The Headless Way
A method of self-enquiry
pioneered by Douglas Harding
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A Useful Tool and Much More


Nick Smith

I first experienced headlessness in early summer of '94 and it gave me direct access to lots of things that hitherto I had only lots of written evidence for and that seemed to make sense but were still remote and intangible.

The workshop had quite an impression on me and I carried the ideas away and worked on incorporating them into my life. The first I experienced after doing an exercise with a paper tube - just looking down it into someone's face filling the other end.

The coaching for the exercise was to focus more on our own end of the tube than staring at the other person. My end of the tube felt vast and I experienced a profound sense of being the front end, if you like, of something huge. It really did feel like I had the backing of the universe and I had the sensation that I could even lean backwards and be supported physically.

For years I've read literature of all denominations and philosophies talking about oneness and our separateness only being an illusion, but nothing gave me tangible physical access to this in the way that my headless experience did.

I've also believed that I am more than just my physical appearance/my body and headlessness gave me a real experience of this in a way that words cannot adequately describe. I will however share three things I experienced, two on the workshop and one in a hotel some weeks later.

The first thing was just a comment from a fellow participant on a workshop when she announced that she was going to pour some water into the void and my perception of eating and drinking altered dramatically. To which someone added "Only God tastes, smells and hears".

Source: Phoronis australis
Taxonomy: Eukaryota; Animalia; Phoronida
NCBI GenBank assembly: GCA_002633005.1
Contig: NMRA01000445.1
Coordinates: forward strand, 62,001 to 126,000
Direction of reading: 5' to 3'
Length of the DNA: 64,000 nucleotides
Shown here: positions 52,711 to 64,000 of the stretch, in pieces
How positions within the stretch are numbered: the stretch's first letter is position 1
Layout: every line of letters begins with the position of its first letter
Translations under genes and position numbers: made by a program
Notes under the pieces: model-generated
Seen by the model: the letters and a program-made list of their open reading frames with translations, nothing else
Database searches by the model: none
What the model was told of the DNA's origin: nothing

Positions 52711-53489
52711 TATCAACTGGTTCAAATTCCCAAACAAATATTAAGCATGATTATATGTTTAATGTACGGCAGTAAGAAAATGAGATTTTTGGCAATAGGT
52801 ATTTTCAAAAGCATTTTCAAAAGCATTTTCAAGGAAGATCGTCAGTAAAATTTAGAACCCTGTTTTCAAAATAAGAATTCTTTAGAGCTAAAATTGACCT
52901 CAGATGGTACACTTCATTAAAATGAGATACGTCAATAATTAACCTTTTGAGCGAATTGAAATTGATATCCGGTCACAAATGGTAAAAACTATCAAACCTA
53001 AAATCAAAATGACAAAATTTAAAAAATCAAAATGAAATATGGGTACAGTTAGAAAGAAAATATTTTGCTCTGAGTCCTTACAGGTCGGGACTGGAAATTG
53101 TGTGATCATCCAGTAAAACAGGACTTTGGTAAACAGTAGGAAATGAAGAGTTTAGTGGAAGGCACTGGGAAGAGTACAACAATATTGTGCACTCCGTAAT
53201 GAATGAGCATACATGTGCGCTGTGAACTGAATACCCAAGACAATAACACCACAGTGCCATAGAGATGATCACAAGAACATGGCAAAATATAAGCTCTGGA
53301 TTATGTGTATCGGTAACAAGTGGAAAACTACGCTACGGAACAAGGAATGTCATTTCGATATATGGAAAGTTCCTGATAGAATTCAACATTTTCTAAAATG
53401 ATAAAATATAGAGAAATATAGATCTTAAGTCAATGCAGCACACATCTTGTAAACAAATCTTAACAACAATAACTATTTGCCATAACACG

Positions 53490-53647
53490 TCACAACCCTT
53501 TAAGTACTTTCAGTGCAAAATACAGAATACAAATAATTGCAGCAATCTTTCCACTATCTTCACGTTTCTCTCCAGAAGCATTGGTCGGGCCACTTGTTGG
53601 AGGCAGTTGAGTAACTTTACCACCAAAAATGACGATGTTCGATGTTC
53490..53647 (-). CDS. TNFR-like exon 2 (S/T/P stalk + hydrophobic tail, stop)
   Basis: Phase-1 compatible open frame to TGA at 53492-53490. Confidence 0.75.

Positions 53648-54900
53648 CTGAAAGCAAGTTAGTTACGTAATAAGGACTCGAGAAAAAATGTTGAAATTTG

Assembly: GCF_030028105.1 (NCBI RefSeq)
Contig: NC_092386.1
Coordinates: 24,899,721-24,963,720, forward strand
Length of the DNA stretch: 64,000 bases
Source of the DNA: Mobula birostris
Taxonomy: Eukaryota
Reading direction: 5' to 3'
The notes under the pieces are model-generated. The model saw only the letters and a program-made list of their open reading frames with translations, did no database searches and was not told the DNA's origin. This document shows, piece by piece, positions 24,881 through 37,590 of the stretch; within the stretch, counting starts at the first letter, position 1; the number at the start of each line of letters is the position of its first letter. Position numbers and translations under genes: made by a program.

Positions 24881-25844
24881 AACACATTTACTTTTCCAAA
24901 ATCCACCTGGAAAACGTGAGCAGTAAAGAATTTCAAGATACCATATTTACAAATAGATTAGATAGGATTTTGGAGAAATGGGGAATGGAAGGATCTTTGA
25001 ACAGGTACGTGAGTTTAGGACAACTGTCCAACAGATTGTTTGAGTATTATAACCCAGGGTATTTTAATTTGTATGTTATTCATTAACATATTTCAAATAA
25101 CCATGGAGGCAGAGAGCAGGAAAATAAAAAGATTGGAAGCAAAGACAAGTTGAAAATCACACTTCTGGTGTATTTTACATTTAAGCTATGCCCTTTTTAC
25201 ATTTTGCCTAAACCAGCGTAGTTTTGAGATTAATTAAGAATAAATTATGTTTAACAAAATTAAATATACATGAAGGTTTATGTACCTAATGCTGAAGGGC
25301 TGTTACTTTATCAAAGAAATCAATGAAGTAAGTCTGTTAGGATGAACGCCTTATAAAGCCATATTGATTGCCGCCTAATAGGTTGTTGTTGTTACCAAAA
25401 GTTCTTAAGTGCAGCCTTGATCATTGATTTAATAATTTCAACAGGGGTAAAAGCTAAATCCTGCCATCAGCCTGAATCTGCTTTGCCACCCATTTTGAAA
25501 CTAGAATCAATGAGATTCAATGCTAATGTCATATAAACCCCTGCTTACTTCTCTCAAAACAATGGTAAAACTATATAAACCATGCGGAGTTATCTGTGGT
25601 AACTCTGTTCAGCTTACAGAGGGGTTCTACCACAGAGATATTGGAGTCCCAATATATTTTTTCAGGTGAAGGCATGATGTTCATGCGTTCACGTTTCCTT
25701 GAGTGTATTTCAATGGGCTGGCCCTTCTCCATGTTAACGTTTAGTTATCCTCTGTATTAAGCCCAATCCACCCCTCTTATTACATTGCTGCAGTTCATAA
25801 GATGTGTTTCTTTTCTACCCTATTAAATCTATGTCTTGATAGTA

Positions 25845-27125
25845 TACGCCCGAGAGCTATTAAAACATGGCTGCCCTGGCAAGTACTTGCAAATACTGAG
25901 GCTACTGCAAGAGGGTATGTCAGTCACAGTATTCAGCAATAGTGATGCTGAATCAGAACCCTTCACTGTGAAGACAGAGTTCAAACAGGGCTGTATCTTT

The second was during an exercise where instead of perceiving the world through the two eyes we see when looking in a mirror, we actually looked out as if through one eye and then we were only limited as to the width of our vision by the width of the room.

Someone mentioned at this stage that they knew a friend who "wore the stars as a hat". I had a good belly laugh to this but it also helped me shift to a new level of awareness that feels really simple yet incredibly profound.

The third experience I had was a few weeks later and is similar to the `stars as a hat' example.

I was in a hotel room on a business trip and whilst setting up for my morning meditation session I felt disturbed as my normal habit is to sit in the centre of the room - and the way the room was laid out meant this was not possible. It was here I started laughing to myself as I thought that once I was meditating with my eyes closed the fact I was not physically positioned in the centre of the room made no difference at all as I could free myself from any perceptual limitations.

I realize as I write that these experiences are quite difficult to convey but I hope they may wet your appetite if not satisfy it.

I'll finish by sharing two ways in which headlessness has a really practical application.

First, in my job quite often I have to speak in front of lots of people and I find that by trading faces with the audience I'm nowhere near as affected by the difficulties.

Secondly, by far the most valuable way in which I've learned to use headlessness is in being able to listen to people and really get myself out of the way (literally) so I can hear them without judging or assessing them - which I believe is the greatest service we can provide for our fellow man.

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